Get ready for a lot of terrible Republican punditry.
On Friday morning, the U.S. Commerce Department will give its advanced estimate of how fast the national economy grew from April through June. And that second-quarter GDP report will probably show it grew pretty darn fast. Plenty of Wall Street economists are looking for an annualized growth rate of around 4 percent — maybe even 5 percent — vs. 2 percent in the first quarter and 2.3 percent for all of last year.
The GOP hot takes will come as fast and furious as the economic growth. "The tax cuts worked!" "Trumponomics rocks!" Expect to see #MAGA trending across social media, along with plenty of conservative snark about the failings of the "Obama economy." It might be a good time for Democrats to close their apps and start working through that summer reading list.
Celebrating a stronger economy is not a bad thing, of course. Over the long run, sustainable economic growth is what generates higher living standards and greater social mobility. But drawing sweeping conclusions from a single three-month period is problematic — even if politically tempting.
For one thing, it doesn't necessarily tell you a whole lot about where the economy is heading. There were eight quarters of 3 percent growth or faster scattered across the Obama presidency, including four of 4 percent or faster and one of 5.2 percent. But there was never much follow-through, and overall the expansion muddled through at roughly a 2 percent annual pace. This GDP report will probably tell us even less than usual. RSM economist Joseph Brusuelas is looking for robust 5.1 percent growth, but thinks almost half of that, 2.3 percent, will be due to an artificial, one-time boost from farm exports as U.S. exporters of agricultural products such as soybeans rushed to beat China's retaliatory tariffs.
Moreover, even a very strong report won't tell us whether the Trump tax cuts, passed in December, are "working." It's just too soon. Over time, cutting the U.S. corporate tax rate to 21 percent from 35 percent should give American companies more incentive to earn more taxable income by buying equipment and expanding factories here at home. More business capital should make workers more productive and therefore more valuable to employers, resulting in higher wages.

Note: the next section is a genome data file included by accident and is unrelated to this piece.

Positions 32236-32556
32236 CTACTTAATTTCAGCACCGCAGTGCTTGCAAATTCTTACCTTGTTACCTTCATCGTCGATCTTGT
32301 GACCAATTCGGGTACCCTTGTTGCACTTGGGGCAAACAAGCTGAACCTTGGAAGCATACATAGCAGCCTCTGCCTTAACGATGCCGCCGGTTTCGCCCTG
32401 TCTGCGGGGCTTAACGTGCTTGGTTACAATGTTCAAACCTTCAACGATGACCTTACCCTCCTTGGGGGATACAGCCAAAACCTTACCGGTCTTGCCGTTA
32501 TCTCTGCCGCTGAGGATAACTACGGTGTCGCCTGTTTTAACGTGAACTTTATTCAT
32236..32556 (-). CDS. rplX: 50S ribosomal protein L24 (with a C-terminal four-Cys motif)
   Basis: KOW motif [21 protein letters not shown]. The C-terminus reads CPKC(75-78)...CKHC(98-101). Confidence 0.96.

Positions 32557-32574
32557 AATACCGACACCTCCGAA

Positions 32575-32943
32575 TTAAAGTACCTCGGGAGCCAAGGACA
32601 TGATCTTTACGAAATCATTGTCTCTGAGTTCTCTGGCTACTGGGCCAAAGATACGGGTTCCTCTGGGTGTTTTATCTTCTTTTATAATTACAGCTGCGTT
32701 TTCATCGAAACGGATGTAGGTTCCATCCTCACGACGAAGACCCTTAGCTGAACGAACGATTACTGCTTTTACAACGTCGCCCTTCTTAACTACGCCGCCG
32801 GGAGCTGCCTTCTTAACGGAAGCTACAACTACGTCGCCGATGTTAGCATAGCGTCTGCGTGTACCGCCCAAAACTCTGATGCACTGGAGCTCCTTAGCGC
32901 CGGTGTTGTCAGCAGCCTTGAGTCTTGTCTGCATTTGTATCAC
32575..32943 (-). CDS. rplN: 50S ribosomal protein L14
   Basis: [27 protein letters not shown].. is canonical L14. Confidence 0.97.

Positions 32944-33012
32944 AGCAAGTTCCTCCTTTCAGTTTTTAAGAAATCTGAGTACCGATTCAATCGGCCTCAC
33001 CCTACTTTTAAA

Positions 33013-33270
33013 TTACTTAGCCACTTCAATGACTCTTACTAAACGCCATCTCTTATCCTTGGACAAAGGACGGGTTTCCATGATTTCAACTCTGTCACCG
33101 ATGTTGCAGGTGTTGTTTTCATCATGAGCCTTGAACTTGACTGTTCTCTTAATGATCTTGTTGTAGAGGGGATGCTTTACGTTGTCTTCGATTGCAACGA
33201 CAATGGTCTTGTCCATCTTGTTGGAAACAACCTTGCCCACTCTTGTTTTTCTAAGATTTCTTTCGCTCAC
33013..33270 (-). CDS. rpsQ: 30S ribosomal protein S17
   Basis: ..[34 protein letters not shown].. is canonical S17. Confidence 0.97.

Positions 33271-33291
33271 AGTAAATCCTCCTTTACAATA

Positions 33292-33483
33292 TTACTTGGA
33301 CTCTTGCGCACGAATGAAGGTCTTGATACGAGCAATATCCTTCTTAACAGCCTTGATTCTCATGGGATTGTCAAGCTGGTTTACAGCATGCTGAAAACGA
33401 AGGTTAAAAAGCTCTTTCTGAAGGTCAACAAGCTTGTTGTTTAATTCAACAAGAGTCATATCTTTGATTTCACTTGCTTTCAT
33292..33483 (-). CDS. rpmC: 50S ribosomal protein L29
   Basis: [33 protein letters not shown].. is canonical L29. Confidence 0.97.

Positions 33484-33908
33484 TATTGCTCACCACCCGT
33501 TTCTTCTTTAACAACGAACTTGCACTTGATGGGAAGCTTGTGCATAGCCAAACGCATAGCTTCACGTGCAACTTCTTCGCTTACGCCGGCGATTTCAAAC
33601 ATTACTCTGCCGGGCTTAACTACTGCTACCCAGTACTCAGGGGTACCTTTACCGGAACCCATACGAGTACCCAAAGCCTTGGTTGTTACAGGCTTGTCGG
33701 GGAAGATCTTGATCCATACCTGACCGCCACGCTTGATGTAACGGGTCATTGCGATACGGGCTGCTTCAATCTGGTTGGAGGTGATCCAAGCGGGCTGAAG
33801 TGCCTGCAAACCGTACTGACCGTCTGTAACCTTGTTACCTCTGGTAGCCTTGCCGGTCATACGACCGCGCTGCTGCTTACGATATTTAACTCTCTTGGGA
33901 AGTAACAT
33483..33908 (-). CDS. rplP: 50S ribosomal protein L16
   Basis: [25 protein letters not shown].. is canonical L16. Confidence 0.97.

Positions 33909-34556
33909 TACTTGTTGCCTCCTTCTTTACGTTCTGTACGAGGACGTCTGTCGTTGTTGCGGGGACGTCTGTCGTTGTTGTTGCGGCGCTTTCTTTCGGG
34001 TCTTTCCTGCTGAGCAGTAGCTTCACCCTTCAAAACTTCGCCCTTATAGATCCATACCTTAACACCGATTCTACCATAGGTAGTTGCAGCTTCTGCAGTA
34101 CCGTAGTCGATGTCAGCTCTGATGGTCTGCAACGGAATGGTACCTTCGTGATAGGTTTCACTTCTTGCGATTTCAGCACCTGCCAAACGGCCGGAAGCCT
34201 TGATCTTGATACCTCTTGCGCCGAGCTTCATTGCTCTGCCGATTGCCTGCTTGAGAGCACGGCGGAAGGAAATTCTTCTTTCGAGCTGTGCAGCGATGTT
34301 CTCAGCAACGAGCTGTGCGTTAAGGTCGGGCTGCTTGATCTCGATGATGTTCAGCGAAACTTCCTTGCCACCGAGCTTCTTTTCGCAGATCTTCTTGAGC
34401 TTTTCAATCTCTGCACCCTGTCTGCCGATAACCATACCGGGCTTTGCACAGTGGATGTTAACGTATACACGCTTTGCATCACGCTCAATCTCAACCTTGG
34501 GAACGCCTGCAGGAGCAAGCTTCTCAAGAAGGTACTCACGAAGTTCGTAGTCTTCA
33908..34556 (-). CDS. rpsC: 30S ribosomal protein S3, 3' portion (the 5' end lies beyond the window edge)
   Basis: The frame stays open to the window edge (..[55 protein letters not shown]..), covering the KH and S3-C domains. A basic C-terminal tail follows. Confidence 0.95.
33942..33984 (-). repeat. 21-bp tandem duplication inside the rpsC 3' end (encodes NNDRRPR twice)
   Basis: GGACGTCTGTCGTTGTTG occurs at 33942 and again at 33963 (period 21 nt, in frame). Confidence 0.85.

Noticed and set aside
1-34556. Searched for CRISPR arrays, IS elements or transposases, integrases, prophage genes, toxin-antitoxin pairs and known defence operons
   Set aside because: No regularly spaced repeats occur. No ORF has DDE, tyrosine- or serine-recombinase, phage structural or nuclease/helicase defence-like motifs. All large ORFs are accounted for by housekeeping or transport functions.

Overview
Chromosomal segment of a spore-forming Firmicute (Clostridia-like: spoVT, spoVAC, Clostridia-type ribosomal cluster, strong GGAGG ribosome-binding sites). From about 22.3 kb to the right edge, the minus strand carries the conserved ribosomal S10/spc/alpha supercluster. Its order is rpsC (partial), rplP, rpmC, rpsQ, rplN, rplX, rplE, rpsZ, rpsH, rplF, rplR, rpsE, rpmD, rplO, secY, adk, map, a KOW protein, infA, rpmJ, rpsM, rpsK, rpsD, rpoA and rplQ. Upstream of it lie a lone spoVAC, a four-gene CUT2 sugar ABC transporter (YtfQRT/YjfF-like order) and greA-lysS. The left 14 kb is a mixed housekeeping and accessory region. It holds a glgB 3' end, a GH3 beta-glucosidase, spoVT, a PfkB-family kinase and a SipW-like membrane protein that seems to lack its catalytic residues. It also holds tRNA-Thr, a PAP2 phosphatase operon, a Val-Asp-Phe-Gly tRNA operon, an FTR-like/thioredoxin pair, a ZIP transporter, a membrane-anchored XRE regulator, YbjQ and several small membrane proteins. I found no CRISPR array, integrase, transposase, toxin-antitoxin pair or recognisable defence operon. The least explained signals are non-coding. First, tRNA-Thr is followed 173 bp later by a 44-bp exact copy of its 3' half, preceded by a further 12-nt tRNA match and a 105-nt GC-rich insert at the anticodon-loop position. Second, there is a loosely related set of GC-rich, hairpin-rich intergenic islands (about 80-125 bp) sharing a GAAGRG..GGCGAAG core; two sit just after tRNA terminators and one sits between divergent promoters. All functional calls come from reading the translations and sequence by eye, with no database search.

But that process will play out over a numbers of years, assuming it isn't mostly canceled out because of higher interest rates from the higher budget deficits caused by the revenue-losing tax cuts. On that front, Trump didn't do himself any favors by recently attacking the Federal Reserve for its tightening of monetary policy. Trump's criticism could backfire by nudging the central bank to raise interest rates more to reaffirm its independence from political meddling.
Of course, Trump's tax cuts surely did spur some growth. The personal income tax cuts should temporarily boost consumer spending and GDP growth for a bit. But that stimulus — what Republicans used to lambaste as "Keynesian, sugar-high economics" — will fade. Indeed, if you look at most Wall Street economic forecasts a couple years out, the only detectable residue from the Trump tax cuts is trillion-dollar budget deficits.
Unfortunately, Republican pols and pundits aren't the only ones afflicted with hot-take fever. Democrats have been playing up research from PayScale, a compensation analytics firm, showing that worker wages, adjusted for inflation, have been falling this year. CBS MoneyWatch seemed to channel the DNC in summing up the study: "Six months after the Tax Cut and Jobs Act became law, there's still little evidence that the average job holder is feeling the benefit." Too soon! And other widely followed wage trackers, such as the Labor Department's Employment Cost Index, suggest real wages have been rising. So just like conservatives, liberals need to pump the brakes before declaring the tax cuts a failure.
Finally, honest critiques of the Obama economy (and the Fed) and the historic weakness of the recovery need to account for some mitigating factors, including that the biggest ongoing drags on growth — weak productivity and labor force growth — both started before Barack Obama took office. Also, recessions accompanied by financial crises, such as the Great Recession, might be more prone to anemic aftermaths, some research suggests.
And if all this context and nuance is too much for Republicans, maybe they should spend Friday doing their summer reading, too.